Local artist Gary Hall will exhibit The Song of the Oil and the Brush in the Lobby Gallery September 30-October 31 with an artist reception on Saturday, September 30, 5-6:30pm.
This work is a personal retrospective of sorts to celebrate my journey from dark to light. It will take you from the overtly religious to the obliquely profane as I relive the journey from “can’t” to “can”; from question to ambiguous answer. Some pieces are dark and uncomfortable, while others are fun and celebratory of the joy of life. All of them carry an aura of theatricality, because that’s who I am.
Earlier this year, I was re-introduced to Kate Bush’s A Sky of Honey (Disc 2, Aerial), and I was inspired by her likening the artist’s process to the journey from morning to night. Thus, much of her music has inspired my pieces. My media is like my prospective; unlimited. I have found beauty in the brilliance of shine and dazzle, as well as beauty in the texture of decay. All the individual items are found items that I have given a chance to speak, much like the second chance given me. I hope you find inspiration in the color and in the recycled “junk” I have chosen for my work. I think tactilely, and all of my pieces are full of texture and beg to be touched.
Life is a journey….we all experience color from the vibrancy of youth to maturity, and then through the long day’s journey into night. This art cycle represents that motif. From the glory of creation to our daily rotation around the sun, each of these pieces marks a milestone in my own journey. My journey took an abrupt turn two years ago when I received a medical diagnosis that threatened to rob me of my ability to do the two things I loved most: theatre and art. Considering my finger dexterity was one of the last abilities to return, this work not only celebrates the joy of touch, but it also revels in it without apology or restraint. It’s celebration!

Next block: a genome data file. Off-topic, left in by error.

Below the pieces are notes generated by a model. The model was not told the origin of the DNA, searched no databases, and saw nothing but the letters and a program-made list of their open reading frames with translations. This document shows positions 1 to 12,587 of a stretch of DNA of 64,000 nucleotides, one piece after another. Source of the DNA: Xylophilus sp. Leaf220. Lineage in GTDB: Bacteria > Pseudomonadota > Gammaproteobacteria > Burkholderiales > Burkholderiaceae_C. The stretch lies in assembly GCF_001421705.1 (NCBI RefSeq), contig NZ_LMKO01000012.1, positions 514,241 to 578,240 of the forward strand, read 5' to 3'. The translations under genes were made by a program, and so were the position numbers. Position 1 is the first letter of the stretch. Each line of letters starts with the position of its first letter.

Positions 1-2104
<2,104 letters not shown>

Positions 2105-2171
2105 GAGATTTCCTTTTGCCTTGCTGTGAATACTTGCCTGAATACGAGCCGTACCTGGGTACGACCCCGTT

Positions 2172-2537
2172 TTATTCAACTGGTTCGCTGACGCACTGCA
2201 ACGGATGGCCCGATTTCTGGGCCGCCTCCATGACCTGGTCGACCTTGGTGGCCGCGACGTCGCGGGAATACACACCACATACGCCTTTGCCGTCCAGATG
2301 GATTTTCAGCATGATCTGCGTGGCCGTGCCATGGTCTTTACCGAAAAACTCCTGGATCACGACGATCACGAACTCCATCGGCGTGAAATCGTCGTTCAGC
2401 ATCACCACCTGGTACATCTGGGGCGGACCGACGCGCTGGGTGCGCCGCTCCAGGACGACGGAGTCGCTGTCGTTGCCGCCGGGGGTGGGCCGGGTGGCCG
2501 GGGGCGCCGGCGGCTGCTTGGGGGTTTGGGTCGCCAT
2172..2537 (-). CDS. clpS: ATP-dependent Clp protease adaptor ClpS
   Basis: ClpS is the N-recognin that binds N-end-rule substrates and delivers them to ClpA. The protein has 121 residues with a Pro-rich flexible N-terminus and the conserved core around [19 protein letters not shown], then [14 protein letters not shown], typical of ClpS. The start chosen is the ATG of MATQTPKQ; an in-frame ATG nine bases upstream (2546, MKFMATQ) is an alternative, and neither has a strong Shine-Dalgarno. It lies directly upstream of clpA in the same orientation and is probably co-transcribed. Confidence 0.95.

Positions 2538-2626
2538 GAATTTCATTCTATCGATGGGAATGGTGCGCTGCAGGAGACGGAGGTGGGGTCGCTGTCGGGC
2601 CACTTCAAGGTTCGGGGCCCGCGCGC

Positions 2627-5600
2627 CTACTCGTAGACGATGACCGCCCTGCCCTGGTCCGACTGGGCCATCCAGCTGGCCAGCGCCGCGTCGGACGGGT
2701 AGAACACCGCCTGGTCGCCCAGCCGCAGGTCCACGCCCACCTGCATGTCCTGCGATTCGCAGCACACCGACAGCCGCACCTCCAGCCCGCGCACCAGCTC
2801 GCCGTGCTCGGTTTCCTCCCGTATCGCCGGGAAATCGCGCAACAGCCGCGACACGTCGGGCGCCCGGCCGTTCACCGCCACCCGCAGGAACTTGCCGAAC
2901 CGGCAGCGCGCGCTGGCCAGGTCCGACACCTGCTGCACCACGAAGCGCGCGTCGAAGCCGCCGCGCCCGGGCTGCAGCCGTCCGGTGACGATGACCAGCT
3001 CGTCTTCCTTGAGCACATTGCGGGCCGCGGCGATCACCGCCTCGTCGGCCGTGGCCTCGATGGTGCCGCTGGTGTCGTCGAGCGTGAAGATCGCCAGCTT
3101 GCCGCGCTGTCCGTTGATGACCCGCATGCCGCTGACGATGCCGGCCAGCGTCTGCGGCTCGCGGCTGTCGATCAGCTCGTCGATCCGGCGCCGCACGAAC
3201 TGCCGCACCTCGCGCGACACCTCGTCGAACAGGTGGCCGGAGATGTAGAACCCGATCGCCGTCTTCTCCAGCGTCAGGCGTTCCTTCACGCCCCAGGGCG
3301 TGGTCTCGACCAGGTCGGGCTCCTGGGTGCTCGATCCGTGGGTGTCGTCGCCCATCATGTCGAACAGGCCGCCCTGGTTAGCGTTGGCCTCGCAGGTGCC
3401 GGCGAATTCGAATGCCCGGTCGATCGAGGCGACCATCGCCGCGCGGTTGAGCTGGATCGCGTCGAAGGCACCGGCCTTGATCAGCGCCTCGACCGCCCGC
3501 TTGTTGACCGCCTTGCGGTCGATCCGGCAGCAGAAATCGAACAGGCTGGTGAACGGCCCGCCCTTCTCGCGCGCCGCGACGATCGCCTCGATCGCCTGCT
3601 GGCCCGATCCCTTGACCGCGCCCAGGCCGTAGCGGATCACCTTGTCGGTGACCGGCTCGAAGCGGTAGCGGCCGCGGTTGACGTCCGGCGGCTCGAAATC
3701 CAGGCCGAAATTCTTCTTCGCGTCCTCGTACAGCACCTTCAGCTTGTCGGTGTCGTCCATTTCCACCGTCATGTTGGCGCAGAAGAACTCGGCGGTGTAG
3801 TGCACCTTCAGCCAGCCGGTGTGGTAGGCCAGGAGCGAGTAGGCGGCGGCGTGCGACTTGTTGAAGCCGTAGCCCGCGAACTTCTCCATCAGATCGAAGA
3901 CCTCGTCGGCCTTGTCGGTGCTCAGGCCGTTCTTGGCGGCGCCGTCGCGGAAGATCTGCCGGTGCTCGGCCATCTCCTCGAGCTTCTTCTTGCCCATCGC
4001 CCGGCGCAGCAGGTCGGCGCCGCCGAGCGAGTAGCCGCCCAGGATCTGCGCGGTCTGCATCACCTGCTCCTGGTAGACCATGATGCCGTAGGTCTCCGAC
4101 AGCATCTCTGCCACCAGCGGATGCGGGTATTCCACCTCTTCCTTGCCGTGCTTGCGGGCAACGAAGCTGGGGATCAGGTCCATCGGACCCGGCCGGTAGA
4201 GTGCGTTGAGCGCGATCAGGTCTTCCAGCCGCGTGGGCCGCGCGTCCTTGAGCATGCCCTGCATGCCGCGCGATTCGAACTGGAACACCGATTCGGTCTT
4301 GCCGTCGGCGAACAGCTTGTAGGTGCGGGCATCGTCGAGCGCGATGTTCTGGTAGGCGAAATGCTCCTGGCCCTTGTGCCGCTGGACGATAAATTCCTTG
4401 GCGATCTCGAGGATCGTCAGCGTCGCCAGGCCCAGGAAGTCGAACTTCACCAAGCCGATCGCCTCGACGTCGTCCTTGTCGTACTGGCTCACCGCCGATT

I also became fascinated by the healing value of water, which became another motif. Water is our source of life and holds potential for death (as witnessed last month). Water has been my nemesis and my comfort in a strange dichotomy that is both soothing and reinvigorating, even life-restoring, while also majestic, dangerous and deadly.
Two years may not seem like a long time, but it’s been a lifetime of experiences for me. Come and join my journey, and hopefully you will find the song of the oil and the brush.
Believe it or not, Gary Hall has been involved with art at the Arts Center longer than he has with the theatre. He began studying art at age 7 under Ruth Denny. He continued his training in public schools under such Arts Center legends as Dinah VanHook and Gay Bechtelheimer. He continued his study in art at the University of Arkansas at Little Rock where he earned his degree in radio, tv and film. He has a Master of Arts in Theatre from Louisiana Tech University.
He currently teaches classes in theatre and speech at SouthArk. He is a member of First United Methodist Church where he is a certified lay speaker and active member of the choir. He is currently serving his fourth term as chairman of the Theatre Committee at SAAC. In 2015, he was diagnosed with myasthenia gravis and is thankful to have the opportunity and the ability to use this show as therapy and victory. He is owned by three dogs, Max, Angus and Toby. He is the son of Bob and Jane Hall and brother to Susan, and he would like to thank them for their support and encouragement during this process.
He would like to acknowledge Kelly Campbell for opening the door to the world of pastels. He also wants to thank Sandy Bennett for her encouragement and tutelage in new media. Finally, he would like to thank all the people who have kept the South Arkansas Arts Center up and running so he can live his dream. He is living proof that your support matters and launches dreams that last a lifetime.